Royal Mistake: The Complete Series by Ember Casey and Renna Peak

This is the second book of the Royal Heartbreaker series from the two authors. I first discovered the book through BookBub when they were offering book one of the series for free. 

A brief summary of the book:

Some princes are charming. Others are assholes.

I’ve spent most of my career writing tabloid articles about the royals of Montovia, and Prince Andrew, the heir to the throne, was always the one that intrigued me most. He’s so guarded, so mysterious…so ridiculously attractive.

And then I met him. And I found out he’s the most arrogant, smug, infuriating man to ever live.

He also desperately needs my help.

There are three things I know for sure. First, Prince Andrew has a secret. Second, he’ll do anything to keep it a secret. And third, in spite of how infuriating I find him, I can’t help being incredibly attracted to him.

Which is exactly why I’m in deep, deep trouble…

I was intrigued by the premise of the storyline. The idea of a stuffy prince who hired a sassy journalist in an effort to help him win favor back to the people of Montovia?  Count me in. 

I’m also reading the first book in the Royal Heartbreaker series, so I’ll be reviewing it separately once that’s done. 

Royal Mistake doesn’t shy away from the erotic portions of the book. I find that the pace of the sex scenes were slow and steady without being over the top. For the storyline involving Andrew and Victoria, the character development between the both of them was well done. I couldn’t help but  smile at Andrew & Victoria’s banter between each other.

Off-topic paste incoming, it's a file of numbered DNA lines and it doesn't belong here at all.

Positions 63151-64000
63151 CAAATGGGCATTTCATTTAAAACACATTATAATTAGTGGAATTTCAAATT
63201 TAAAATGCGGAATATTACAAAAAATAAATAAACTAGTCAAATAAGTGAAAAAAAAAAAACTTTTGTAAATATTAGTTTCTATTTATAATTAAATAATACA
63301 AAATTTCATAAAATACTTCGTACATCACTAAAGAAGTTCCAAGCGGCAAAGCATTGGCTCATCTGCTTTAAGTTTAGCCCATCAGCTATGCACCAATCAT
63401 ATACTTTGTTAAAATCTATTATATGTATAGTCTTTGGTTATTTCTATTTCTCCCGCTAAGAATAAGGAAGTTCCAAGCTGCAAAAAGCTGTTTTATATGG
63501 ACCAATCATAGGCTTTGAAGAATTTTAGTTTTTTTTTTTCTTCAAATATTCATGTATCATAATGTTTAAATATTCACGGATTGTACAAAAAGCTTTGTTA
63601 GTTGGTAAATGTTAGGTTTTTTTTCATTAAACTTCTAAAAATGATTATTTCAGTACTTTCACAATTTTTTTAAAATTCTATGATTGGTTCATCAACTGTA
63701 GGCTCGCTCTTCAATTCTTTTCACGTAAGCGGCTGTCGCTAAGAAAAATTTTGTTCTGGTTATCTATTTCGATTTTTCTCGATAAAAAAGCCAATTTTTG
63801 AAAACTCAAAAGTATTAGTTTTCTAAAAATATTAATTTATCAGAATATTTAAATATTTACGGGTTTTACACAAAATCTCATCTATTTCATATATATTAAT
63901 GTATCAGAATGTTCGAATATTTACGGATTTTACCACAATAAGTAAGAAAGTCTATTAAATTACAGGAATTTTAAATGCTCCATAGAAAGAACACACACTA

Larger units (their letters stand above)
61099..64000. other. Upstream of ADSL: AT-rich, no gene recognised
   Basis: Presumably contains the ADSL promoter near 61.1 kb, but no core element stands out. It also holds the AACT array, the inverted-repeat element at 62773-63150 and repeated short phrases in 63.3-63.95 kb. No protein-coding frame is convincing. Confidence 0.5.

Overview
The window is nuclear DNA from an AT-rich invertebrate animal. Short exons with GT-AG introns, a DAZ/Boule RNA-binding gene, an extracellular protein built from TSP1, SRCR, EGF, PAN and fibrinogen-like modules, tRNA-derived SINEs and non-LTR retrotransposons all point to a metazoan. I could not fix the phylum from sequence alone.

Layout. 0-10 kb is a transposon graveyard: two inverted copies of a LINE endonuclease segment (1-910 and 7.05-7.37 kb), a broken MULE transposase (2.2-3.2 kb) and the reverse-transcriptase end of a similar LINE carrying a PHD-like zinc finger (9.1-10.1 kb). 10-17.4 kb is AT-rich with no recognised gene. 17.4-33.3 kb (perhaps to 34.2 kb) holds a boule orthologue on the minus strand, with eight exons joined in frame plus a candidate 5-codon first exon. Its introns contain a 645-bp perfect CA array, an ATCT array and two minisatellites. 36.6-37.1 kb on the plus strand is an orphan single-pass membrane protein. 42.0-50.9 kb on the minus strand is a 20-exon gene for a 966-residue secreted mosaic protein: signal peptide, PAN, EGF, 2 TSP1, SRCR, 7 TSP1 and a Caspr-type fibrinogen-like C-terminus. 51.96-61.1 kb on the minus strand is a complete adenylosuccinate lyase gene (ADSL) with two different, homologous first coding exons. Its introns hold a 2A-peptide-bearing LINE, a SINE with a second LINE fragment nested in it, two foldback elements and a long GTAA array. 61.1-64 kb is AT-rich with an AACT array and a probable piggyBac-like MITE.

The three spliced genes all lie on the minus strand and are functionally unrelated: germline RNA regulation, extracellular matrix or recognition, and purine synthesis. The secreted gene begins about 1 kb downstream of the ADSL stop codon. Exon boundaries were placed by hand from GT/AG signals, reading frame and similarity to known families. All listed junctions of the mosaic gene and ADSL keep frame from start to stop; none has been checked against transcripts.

Of course, there are some serious moments (which I won’t mention here to avoid spoilers) but let’s just say that these true to life events humanises the characters even more.

Andrew’s personality, while less charming than his brother Leopold, shows that there’s more to the cold exterior than meets the eye. He starts to soften up as he realises what he truly wants. Victoria acts as the catalyst where she gives him the wake up call he needs and somehow manages to be the voice of reason, even if her life was falling apart. 

The sweet and tender moments they both share when having moments of vulnerability were a wonderful touch. Reading their perspectives throughout the book gives an insight on what they’re feeling and how the circumstances changed them. 

This is a story you don’t want to miss from the series. You can grab a copy of Royal Mistake over at Amazon

Is Chirp Books Worth It?

During the early years of motherhood, I’ve spent my time listening to audiobooks on Audible. I could’ve listened to music, but I needed a way to keep up with my books addiction. Audiobooks are a godsend since it was a way to keep myself occupied while providing full attention to my little one as it was impossible to read on my phone. Babies do get rather finicky, after all.